It’s been a while since I’ve read an epic fantasy novel, YA or not. This week’s review is of Sea of Shadows by Kelley Armstrong and marks my first foray into a work by this prolific author. Not knowing Armstrong or any other works, I think probably helped me approach Sea of Shadows without any preconceptions or expectations.

armstrong

 

In the Forest of the Dead, where the empire’s worst criminals are exiled, twin sisters Moria and Ashyn are charged with a dangerous task. For they are the Keeper and the Seeker, and each year they must quiet the enraged souls of the damned.

Only this year, the souls will not be quieted.

Ambushed and separated by an ancient evil, the sisters’ journey to find each other sends them far from the only home they’ve ever known. Accompanied by a stubborn imperial guard and a dashing condemned thief, the girls cross a once-empty wasteland, now filled with reawakened monsters of legend, as they travel to warn the emperor. But a terrible secret awaits them at court–one that will alter the balance of their world forever.

So this blurb just about gives away the entire story. Really. No spoiler warning required because it’s all in the blurb.

I enjoyed Sea of Shadows, although I often found myself wondering why. Most of the book is spent partly with Ashyn as she bumbles through the wastes with her thief turned protector confronting monsters, and partly with Moria as she bumbles through the wastes with her obdurate guard turned friend confronting different monsters. At times, I just wanted the girls to get to court, because that’s where the secret and intrigue awaits, but it’s literally only in the last couple of chapters that the girls make it to court. Granted the ‘secret’ – aka plot twist – is pretty clever and does throw quite the curveball, but the book ends where the blurb does and left me feeling cheated and rather disappointed. I knew this was a trilogy, but I did expect more story and less traipsing through the wastes in the first installment.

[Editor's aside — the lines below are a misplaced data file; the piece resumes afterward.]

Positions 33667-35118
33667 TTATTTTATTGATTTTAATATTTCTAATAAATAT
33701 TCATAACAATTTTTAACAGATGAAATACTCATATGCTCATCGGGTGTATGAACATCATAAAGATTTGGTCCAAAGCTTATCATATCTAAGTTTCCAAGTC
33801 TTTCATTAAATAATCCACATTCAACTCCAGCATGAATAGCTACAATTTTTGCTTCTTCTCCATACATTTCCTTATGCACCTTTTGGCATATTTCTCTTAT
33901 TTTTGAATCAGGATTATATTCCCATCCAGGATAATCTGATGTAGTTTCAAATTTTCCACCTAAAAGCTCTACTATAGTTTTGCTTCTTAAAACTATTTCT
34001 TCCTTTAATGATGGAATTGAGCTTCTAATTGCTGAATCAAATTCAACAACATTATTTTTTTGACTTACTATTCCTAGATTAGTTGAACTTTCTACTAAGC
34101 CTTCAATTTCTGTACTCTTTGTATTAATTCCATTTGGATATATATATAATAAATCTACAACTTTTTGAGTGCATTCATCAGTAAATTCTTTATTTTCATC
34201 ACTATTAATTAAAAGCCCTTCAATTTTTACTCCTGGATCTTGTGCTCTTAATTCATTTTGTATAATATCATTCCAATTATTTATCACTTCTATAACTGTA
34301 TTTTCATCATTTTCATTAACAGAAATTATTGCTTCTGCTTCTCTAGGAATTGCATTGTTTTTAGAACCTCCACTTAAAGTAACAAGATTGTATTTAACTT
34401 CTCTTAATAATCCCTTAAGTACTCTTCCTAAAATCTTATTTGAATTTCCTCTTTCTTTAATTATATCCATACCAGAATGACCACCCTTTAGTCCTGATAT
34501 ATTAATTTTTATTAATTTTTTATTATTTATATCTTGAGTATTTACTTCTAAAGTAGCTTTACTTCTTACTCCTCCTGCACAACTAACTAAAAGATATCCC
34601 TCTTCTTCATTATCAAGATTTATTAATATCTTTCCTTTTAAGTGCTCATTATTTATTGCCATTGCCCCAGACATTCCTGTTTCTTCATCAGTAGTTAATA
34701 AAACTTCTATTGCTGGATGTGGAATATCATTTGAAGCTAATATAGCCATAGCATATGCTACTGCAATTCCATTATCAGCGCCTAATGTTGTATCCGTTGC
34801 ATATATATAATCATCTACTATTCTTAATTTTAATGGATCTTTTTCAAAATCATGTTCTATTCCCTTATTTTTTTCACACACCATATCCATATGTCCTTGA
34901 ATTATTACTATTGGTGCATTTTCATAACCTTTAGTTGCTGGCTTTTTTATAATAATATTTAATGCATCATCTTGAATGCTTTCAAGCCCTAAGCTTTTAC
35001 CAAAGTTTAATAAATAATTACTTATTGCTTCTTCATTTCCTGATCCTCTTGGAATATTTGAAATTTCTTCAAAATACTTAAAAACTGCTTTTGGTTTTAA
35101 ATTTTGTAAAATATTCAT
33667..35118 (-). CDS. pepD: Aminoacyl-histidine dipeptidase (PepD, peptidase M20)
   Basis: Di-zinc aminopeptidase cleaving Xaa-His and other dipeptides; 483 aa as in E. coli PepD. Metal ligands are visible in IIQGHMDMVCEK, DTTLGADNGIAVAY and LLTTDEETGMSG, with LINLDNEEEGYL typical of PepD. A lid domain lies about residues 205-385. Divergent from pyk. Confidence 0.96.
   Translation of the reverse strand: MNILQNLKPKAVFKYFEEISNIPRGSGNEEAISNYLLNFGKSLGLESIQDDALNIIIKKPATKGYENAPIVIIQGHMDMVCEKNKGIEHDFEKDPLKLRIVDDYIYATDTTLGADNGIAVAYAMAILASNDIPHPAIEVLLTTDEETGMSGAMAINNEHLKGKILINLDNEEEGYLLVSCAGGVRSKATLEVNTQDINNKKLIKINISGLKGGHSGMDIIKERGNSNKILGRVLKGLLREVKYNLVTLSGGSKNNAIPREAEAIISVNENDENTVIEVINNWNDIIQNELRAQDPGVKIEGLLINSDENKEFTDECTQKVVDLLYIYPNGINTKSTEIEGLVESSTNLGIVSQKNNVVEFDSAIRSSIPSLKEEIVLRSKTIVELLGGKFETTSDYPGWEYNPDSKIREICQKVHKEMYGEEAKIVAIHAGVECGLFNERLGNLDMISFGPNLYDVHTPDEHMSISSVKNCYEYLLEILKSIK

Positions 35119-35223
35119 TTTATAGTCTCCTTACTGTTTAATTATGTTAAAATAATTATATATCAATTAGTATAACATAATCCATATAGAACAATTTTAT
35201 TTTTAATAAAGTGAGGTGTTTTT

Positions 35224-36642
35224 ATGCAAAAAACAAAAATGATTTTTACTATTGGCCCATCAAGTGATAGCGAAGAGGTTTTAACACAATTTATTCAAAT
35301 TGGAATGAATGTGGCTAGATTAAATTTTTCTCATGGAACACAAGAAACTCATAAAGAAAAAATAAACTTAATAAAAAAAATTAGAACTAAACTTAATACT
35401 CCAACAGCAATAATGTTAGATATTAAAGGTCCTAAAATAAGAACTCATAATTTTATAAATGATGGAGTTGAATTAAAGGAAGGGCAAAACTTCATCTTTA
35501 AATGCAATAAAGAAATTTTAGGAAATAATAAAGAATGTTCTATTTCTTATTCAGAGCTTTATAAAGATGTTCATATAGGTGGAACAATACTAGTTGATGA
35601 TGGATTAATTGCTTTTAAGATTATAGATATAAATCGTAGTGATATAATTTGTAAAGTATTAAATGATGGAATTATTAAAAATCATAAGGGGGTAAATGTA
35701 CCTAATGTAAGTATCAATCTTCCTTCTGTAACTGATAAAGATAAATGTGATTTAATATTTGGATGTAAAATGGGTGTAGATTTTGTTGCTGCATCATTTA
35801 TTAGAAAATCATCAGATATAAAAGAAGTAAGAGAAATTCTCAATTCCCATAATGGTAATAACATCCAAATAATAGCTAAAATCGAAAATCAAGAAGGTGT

Why did I like it then? The characters, or more specifically, the character interactions. The girls are superbly teemed up with boys who act often as foils and sometimes as mirrors. Ronan is a thief who challenges Ashyn’s rather black and white perspective on the world. He’s also been around the block, which makes for some funny and blush-worthy banter between him and the ever so innocent girl. Moria is the antithesis of her sister: brash, opinionated, argumentative and far more open if no less experienced in the ways of the world. Her guard is an equally opinionated warrior, and their scathing repartee (which of course develops from animosity into affection) makes for entertaining reading. I read this book for the characters and I will probably return to finish this trilogy because I have come to care deeply about this foursome.